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Rossland Roofs

For all the engineer-types out there in our snow globe; how do you measure the snow load on roofs and should we all be hiring shovellers asap or go for a ski instead?

1.- Take a 1' x 1' x 1' sample of undisturbed snow from near your roof and weigh it. It will be adecuate for an approximation, and safer than going up there.

2.- Measure the vertical height of roof snow in feet - at your own risk. Better to approximate by using a visual cue such as a nearby brick chimney, etc.

3.- Multiply the weight of the snow by the height. This will give you the snow load in pounds per square foot.

4.- As a rule of thumb (derived from the building code) for your average modern house you can use 160 lbs. per square foot as a worst-case scenario. For old construction ???

5.- If you want to find the total snow load on your roof: Measure the footprint of your roof. Not the actual roof surface but the plan view surface ("birds view") A  good approximation is to measure your house perimeter walls and add 1' at each corner if it is an old house, to take the overhang into account - add 2' for newer houses. Figure out the square footage by using those measurements. Multiple the square footage by the amount of pounds per square foot you found in step 3. This will give you the approximate total snow load affecting your house (read walls, footings, and possibly ceilings in poorly built/renovated houses). You need to be aware of measuring your walls if there is a possibility of the snow sliding. Safer bet, and still a good-enough approximation, is to measure from within your house taking into account the thickness of the walls that you encounter as you measure. Typically these walls are between 4.5" and 6.5" for interior walls, and 5" to 10" approximately for exterior walls.

All of the above really means nothing. Better to look for new cracks in the drywall, windows/doors that may not be opening correcly at this time, noticeable buckling of ceilings and/or walls, new cracks in the foundation walls and/or slab, etc....

In the end, if you are worried, you should just hire somebody who is insured to clear it. It is, literally, the roof over your head.

Hope this helps, cheers.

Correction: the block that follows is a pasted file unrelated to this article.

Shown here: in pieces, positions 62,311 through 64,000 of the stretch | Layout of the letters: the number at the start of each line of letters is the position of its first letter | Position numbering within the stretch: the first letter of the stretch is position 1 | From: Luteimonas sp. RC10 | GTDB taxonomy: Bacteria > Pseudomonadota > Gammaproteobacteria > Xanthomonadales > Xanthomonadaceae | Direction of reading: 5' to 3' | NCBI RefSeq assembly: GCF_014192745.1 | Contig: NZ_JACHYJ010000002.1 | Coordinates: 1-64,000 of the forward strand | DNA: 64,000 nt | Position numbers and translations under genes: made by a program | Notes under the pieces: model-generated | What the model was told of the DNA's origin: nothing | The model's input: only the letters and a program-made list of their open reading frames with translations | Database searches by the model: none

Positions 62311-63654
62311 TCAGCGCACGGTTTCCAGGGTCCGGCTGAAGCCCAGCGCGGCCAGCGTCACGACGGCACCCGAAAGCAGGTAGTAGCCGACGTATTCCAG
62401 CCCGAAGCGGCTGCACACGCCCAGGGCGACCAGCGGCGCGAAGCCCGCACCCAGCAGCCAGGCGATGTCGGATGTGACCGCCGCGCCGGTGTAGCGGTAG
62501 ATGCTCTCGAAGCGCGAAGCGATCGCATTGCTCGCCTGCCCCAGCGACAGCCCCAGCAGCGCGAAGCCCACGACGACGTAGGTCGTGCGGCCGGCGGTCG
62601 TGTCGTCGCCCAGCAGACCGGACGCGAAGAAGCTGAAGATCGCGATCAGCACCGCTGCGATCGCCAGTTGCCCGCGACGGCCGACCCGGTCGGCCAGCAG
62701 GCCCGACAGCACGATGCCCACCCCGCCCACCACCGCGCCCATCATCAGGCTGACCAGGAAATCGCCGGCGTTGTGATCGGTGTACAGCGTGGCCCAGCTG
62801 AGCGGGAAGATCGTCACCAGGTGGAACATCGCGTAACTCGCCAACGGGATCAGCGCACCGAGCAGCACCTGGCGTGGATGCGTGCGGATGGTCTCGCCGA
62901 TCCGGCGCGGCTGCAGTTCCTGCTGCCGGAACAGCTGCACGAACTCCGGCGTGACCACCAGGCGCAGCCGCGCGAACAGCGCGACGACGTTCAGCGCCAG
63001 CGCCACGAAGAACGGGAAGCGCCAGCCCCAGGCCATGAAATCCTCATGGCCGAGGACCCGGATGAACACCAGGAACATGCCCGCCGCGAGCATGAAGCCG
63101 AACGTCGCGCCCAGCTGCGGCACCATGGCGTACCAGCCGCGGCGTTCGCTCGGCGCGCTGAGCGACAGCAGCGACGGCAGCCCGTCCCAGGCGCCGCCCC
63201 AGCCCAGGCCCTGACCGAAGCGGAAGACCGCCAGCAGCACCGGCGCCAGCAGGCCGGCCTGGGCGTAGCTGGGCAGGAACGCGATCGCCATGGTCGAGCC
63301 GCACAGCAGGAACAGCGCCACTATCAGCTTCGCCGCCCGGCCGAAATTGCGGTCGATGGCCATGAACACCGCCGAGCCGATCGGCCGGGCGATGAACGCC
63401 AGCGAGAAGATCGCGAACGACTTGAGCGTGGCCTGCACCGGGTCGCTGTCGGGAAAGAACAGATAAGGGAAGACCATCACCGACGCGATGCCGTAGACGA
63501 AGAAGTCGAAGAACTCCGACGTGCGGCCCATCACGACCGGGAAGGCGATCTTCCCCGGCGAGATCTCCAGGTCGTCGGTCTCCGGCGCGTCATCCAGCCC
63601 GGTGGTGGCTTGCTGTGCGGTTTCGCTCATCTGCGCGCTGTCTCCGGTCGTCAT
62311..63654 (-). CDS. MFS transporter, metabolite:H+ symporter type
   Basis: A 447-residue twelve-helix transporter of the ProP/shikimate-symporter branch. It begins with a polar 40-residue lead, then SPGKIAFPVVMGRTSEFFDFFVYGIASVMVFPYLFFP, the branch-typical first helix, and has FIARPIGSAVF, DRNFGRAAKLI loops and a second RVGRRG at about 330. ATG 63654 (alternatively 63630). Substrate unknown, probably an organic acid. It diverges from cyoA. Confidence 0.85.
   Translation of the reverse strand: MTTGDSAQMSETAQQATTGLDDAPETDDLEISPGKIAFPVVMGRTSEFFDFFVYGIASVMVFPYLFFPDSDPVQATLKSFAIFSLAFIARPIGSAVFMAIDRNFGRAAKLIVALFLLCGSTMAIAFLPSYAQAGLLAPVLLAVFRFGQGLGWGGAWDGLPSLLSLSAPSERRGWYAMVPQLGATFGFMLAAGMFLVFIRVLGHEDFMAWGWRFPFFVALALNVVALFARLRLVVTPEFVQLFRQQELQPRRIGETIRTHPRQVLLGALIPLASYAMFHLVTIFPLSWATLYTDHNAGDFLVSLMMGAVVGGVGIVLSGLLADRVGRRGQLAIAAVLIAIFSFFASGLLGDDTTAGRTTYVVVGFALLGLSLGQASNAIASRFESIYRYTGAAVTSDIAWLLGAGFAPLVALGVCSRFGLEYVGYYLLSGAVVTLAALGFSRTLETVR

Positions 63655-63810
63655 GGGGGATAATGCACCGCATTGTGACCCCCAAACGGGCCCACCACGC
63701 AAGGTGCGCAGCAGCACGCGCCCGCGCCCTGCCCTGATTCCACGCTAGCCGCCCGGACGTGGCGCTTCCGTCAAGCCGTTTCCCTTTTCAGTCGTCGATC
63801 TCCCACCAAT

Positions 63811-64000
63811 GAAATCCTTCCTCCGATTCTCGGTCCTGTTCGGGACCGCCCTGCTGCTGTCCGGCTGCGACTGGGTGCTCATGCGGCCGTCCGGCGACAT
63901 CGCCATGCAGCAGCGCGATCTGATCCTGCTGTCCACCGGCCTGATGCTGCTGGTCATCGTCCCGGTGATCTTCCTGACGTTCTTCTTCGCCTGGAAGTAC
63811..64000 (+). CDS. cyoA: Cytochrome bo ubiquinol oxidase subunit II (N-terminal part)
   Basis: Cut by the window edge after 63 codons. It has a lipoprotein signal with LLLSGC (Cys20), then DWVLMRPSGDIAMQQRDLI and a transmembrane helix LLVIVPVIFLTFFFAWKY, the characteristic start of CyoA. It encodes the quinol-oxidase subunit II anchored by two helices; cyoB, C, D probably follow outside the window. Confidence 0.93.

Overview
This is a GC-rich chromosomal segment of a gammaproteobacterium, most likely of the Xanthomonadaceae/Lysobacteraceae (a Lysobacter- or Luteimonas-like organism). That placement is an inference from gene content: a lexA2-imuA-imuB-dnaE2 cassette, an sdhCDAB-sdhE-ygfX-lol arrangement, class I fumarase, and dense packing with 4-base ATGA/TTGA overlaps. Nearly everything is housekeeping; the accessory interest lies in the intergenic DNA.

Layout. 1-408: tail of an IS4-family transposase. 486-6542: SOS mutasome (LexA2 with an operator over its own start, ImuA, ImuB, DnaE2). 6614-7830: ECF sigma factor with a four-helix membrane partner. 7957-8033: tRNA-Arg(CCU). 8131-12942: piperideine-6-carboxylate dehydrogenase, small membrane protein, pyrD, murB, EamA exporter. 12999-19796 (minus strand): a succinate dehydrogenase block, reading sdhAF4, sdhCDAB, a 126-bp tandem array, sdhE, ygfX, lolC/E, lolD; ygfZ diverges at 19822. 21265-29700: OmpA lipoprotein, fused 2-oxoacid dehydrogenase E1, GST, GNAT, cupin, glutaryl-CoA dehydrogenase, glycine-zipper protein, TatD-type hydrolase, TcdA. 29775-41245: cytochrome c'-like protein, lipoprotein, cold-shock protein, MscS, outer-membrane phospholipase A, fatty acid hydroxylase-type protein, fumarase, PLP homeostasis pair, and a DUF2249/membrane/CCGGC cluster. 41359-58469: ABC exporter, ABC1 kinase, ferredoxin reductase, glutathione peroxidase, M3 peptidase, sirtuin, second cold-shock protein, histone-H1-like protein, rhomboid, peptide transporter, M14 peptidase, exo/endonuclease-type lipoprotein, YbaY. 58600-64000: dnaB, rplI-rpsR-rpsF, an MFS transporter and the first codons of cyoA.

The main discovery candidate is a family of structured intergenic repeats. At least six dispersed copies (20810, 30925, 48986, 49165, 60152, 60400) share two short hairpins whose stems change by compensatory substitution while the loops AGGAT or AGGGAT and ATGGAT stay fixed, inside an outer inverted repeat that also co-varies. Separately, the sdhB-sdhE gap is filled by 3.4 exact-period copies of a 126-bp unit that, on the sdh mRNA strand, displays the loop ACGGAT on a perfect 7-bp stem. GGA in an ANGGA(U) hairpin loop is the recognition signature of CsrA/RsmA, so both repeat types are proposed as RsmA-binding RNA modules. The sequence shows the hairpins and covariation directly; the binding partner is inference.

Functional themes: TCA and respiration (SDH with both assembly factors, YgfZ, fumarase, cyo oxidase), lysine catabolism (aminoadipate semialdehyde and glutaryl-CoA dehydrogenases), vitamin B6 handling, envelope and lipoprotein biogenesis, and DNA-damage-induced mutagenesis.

awesome and thanks

 

I am wondering if people in town have done this snow load test. I did one today , March 3, and had 4.5 ft on my roof and weighed a 1'x1'x 1' square and came up with about 11 lbs  x 4.5 ft   = roughly  50 lbs . With code in Rossland at 160 lbs per sq ft . one would think newer construction should be fine. I weighed the lower heavier snow on my roof not the fluffier top layer.  cheers

Thanks Karl Frank! I did one but obviously didn't get the decimal right (math not being my strong point lol); snow weight was close to yours, but I had figured our roof at 60 lbs/ ft. Thankfully either way, looks like we are good to go...for a while! Thanks for your efforts on this, much appreciated!

160 lbs is the ground snow load, which you can use as a very rough approximation. The actual snow load for structural calculations is the specified snow load which is roughly 90 lbs give or take for most residential buildings in Rossland. If you really wanted to know what's going on with your roof you need to take measurements everywhere to take into account uneven loading due to snow drifts, solar aspect, etc. Then your 50 lbs could end up being 70-80 lbs in the middle of your longest span...

160 lbs is the value used for 1 in 50 years worst case scenario ground snow loads. This number was taken as some kind of average over the early and mid decades of the 20th century. I don't believe it has been updated for a long time. With global warming on the rise this number does not necessarily reflect the new reality. This also applies to all the current rain/melt flooding that has been happening in the last three decades during the Spring freshet all over Canada.

Also, as I said in my OP, old and shoddy construction, and construction method - or lack thereof - are not accounted by the code.

Hope this helps.

This is a really good discussion. I've been wondering about this myself. I'm going to try to figure out what load my own roof will carry. It just seems so wasteful to do all that shovelling if it's unnecessary.